State Sen. Bryan Avila of Miami-Dade County. Credit: Florida Senate.

Existing legislation forbids the State Board of Administration — comprising Gov. Ron DeSantis, Attorney General Ashley Moody, and Chief Financial Officer Jimmy Patronis, all Republicans overseeing the state’s $241 billion pension fund, to invest in companies doing business with the Iranian petroleum industry. Their names go on the “Iran Petroleum Sector List.”

Bryan Avila, the Miami-Dade Republican sponsoring the Senate bill, estimated that between 70 and 75 companies are on that list.

The bill would replace the petroleum list into a broader “Scrutinized Companies with Activities in Iran Terrorism Sectors List” that would sanction companies that after Jan. 10, 2024, trace more than 10% of their revenues or assets in the Iranian energy and petrochemical but also financial, construction, manufacturing, textile, mining, metals, shipping, shipbuilding, or port sectors. It also targets companies with single or multiple investments of $20 million or more in those sectors of the Iranian economy.

“If in one particular sector we’ve been able to glean dozens of companies that have been able to qualify for that list, my guess is that if we expand the list, I think we’ll be surprised at what we see,” Snyder said.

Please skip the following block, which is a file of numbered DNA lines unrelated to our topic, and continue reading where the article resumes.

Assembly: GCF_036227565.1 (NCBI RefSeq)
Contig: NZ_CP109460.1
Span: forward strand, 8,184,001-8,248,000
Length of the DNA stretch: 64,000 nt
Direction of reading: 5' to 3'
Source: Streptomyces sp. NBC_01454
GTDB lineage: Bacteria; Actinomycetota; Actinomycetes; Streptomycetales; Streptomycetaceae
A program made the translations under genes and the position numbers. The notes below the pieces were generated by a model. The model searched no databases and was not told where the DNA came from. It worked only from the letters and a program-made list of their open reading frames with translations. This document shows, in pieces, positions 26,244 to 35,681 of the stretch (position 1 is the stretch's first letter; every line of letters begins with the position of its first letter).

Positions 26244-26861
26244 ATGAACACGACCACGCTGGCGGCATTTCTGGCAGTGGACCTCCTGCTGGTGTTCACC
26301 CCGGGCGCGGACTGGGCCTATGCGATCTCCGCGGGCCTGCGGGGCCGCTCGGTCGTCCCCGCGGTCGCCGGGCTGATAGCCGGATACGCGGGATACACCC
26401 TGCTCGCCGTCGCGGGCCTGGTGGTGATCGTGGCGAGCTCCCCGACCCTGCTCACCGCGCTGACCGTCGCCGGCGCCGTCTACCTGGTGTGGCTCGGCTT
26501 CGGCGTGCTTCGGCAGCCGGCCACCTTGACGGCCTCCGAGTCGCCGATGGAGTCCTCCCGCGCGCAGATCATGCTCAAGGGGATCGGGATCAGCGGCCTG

But would it help combat domestic terrorism? That’s not the target of this bill, Snyder replied.

Would it cost Florida businesspeople or state and local pension beneficiaries? Snyder conceded there’s no way to know yet. However, he added Florida has decided to divest in other areas “without adversely affecting our taxpayers” or the securing of the state’s investments.

Family concerns

Anna Eskamani, a Democratic House member from the Orlando area, whose parents immigrated from Iran, suggested that the bill says nothing about other bad actors.

State Rep. Anna Eskamani, D-Orlando, Credit: Colin Hackley

“Russia also supports Hamas, and of course Russia is engaged in brutal invasion of Ukraine. I’m considering why not add other countries to this expansion that also engage in international terrorism,” Eskamani asked.

Snyder said he was open to adding more countries to the suspect list but that “when we see news report after news report that proxy-funded militants, that, again, are being directly funded by the Islamic Republic of Iran are attacking U.S. forces, when they are funding the brutalization of women and children in a wicked attack on the innocent civilians of Israel, we are going to target the Islamic Republic of Iran with everything that we have.”

Eskamani said she wanted to make one thing clear: “It’s going to be a long special session for me if everyone continues to pronounce ‘Iran’ incorrectly. It is Ihr-ahn, not Eye-Ran,” she said.

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Michael Moline
Michael Moline

Michael Moline has covered politics and the legal system for more than 30 years. He is a former managing editor of the San Francisco Daily Journal and former assistant managing editor of The National Law Journal.